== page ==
Stone has a long history as a building material. In the past and indeed today fine ashlar blocks have absolutely minimal pointing; the very fine joints at the front are simply filled with mature slaked lime putty with perhaps a hint of stone dust and you can hardly see them.
By contrast, rough rubblestone outer walls were often built to have all the joints flushed up with a lime mortar and were then covered with a very thin lime render in the form of a slurry that followed the contours of the wall. In that case every stone still shows and can be read through the render, which protects the masonry, together with the sacrificial limewash applied regularly to the outer face.
Conservation builders will press for the same treatment of rubblestone walls in cottages today and resist pressure to leave the random rubble showing because fashion nowadays dictates that exposed stone looks attractive.
“It really depends on the stone and the quality of the mortar,” says masonry consultant Bob Bennett, who runs The Lime Centre near Winchester. “All too often, together with conservation architects, I have had to fight very hard to convince clients that the stone should not be left exposed but reslurried and finished off in the manner in which it was originally built.”
Most of the natural stone going on to the faces of self-build houses today is not rubblestone, but has a pitched and dressed or partially dressed face. Nowadays it is regarded as a premium and usually very expensive material and many architects believe that stone of this sort should be allowed to express itself – indeed planners often demand it. However, the mortar should at all times be subservient and slightly lighter in colour than the stone. The pointing should also be subservient, and follow the outline of the stones.
This means that pointing with a hard-looking cement mortar, which is often made to project a little and is trimmed along both top and bottom, should be avoided. “We try to discourage this ribbon pointing in which the mortar stands proud of the face of the wall,” says Gloucestershire-based architect Edward Tyack of Batterton Tyack in Moreton in Marsh, who specialises in traditional buildings faced with Cotswold limestone. “Apart from being visually very unpleasant this sort of pointing creates ledges that trap water and lead to stone decay.”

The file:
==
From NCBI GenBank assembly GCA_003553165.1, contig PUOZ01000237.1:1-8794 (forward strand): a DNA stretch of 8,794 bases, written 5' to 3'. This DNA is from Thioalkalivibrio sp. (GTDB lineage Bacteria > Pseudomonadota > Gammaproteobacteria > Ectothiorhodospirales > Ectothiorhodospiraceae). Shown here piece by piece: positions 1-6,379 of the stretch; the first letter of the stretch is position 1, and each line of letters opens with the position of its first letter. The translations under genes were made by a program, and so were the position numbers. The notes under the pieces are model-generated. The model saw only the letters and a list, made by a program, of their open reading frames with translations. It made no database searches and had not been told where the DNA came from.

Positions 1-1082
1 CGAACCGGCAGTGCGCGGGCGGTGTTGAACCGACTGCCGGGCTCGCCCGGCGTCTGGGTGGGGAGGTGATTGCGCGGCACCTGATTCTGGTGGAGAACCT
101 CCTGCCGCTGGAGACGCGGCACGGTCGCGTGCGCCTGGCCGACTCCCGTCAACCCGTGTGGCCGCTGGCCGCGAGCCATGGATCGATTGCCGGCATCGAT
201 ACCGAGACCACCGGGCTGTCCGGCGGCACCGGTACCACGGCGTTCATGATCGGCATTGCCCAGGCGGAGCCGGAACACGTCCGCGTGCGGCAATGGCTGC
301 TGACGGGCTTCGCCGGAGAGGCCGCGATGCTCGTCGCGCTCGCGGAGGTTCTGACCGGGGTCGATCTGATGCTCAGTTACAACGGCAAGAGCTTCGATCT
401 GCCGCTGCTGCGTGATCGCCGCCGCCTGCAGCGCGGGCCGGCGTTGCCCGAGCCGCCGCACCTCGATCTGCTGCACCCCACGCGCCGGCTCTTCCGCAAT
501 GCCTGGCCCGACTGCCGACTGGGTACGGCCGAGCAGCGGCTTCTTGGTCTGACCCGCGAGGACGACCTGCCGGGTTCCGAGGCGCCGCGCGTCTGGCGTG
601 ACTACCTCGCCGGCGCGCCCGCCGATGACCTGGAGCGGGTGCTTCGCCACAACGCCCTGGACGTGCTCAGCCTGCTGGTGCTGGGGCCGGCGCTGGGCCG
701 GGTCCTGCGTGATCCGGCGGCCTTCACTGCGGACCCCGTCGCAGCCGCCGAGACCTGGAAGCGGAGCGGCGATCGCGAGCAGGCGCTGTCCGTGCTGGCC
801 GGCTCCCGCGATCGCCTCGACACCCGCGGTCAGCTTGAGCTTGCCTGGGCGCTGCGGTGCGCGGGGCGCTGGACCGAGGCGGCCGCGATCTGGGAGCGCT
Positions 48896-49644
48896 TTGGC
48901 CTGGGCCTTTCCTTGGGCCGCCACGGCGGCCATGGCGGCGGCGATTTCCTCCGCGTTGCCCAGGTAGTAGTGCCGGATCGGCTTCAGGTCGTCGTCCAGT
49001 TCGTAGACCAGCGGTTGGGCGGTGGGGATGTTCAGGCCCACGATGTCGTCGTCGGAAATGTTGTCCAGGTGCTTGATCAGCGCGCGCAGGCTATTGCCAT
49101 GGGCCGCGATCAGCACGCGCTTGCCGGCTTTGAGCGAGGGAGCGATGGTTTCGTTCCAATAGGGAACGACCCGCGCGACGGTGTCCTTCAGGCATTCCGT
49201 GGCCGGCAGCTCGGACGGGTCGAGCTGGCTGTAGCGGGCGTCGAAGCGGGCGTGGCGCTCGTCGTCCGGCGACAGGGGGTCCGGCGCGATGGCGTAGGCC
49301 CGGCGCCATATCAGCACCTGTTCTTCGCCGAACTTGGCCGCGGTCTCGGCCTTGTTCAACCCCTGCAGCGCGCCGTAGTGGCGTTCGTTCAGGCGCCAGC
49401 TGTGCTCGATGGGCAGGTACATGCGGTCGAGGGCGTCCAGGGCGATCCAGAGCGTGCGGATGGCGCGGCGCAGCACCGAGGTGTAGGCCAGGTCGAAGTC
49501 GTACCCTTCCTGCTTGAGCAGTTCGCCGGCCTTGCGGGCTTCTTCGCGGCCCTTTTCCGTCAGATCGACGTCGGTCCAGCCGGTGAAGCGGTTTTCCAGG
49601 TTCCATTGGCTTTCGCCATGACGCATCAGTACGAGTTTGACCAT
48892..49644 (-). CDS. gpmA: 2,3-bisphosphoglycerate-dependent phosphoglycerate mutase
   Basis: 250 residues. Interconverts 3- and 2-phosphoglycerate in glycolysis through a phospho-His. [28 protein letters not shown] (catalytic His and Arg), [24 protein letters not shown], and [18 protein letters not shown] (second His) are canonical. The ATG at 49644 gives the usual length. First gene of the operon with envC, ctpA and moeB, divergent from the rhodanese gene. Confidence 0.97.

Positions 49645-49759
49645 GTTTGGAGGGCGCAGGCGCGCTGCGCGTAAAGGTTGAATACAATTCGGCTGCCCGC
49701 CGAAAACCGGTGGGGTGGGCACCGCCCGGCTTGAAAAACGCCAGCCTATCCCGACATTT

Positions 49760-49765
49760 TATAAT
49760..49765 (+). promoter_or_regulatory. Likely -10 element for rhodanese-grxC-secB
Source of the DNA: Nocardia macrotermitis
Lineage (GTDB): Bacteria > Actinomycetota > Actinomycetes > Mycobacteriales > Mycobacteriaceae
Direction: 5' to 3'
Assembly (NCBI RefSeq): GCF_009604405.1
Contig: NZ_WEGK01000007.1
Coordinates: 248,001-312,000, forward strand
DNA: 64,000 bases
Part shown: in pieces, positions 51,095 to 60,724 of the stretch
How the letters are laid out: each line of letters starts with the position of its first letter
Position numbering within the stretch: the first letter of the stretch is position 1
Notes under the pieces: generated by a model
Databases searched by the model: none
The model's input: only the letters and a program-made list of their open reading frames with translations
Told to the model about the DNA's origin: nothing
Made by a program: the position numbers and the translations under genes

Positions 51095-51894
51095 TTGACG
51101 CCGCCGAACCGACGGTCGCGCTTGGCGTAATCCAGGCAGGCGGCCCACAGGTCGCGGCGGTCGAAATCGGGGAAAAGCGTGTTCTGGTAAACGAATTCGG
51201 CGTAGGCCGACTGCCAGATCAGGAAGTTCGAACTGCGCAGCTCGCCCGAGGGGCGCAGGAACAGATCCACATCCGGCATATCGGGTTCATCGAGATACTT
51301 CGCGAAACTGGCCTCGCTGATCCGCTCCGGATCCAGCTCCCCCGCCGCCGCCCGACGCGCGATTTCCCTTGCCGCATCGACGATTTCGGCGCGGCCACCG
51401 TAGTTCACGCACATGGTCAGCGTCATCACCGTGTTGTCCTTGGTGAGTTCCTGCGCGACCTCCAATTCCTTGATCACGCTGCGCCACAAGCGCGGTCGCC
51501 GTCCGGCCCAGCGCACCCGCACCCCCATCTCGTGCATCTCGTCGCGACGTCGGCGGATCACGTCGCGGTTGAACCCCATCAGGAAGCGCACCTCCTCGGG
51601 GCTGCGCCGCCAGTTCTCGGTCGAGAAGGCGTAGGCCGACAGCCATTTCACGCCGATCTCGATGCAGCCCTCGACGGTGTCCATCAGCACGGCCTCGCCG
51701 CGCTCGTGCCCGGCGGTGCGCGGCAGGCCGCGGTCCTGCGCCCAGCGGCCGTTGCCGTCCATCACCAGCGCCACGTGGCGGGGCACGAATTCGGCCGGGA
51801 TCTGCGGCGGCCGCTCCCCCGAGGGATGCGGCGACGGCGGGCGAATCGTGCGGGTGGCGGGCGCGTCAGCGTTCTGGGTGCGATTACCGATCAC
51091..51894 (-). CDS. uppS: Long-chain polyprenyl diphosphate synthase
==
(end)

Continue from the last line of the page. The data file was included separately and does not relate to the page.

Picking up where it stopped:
All forms of stone absorb a certain amount of moisture in wet weather and in order to dry out again must be allowed to breathe freely through the mass in every direction. Unless this can happen some kinds of stone will fail, and most forms of stone will be adversely affected. Very hard non-porous joints impede aeration, leaving the stone prone to frost damage and should therefore be discouraged.
With coursed stone, because of the irregular nature of the surface, it is impossible to fill the joints flush with the wall face without smearing mortar on the surface. It is therefore better to set the pointing back a little. Whether the finished effect should be wet and smoothed with a flat steel pointing iron, or given a gently brushed surface depends upon your taste, but most experts prefer a slight texture on the finish of the joint to a smooth trowelled finish. “This sort of finish is achieved using a stiff brush, but the action is one of tamping and not brushing,” explains master mason Colin Burns, who has for many years been an instructor on pointing and stone laying techniques on courses run by English Heritage at West Dean College in Sussex.
When extending, the pointing on new stonework should match the original, or else the whole house should be repointed in the same style.
Colin says, “If you wish to avoid smearing and what we call tramlines on the finish of the stonework, the technique is to use a specialist brush called a churn brush to tamp the surface of the mortar after an early set, when it has a leathery feel. The vital thing is not to do this too early, otherwise you will end up with mortar all over the surface of the stone. Timing is everything, because if you leave the mortar to go too far you will need to draw a steel tool across it to remove what we call the latents the early crust on the surface. Getting it right is difficult because in hot weather you might be able to carry out the whole process in a day, while in winter you might need two days.”
As well as being about timing, good pointing is about clean working and using the correct tools. Most specialists use a pointing key a flexible metal blade that fits accurately into the width of the joint. Other people use an American style flitch with a cranked handle and flat blade.
Colin stresses the need to use a hydraulic lime mortar when pointing stonework. “It allows the structure to breathe,” he says. “Over-hard cement-rich mortars should not be used with stonework.”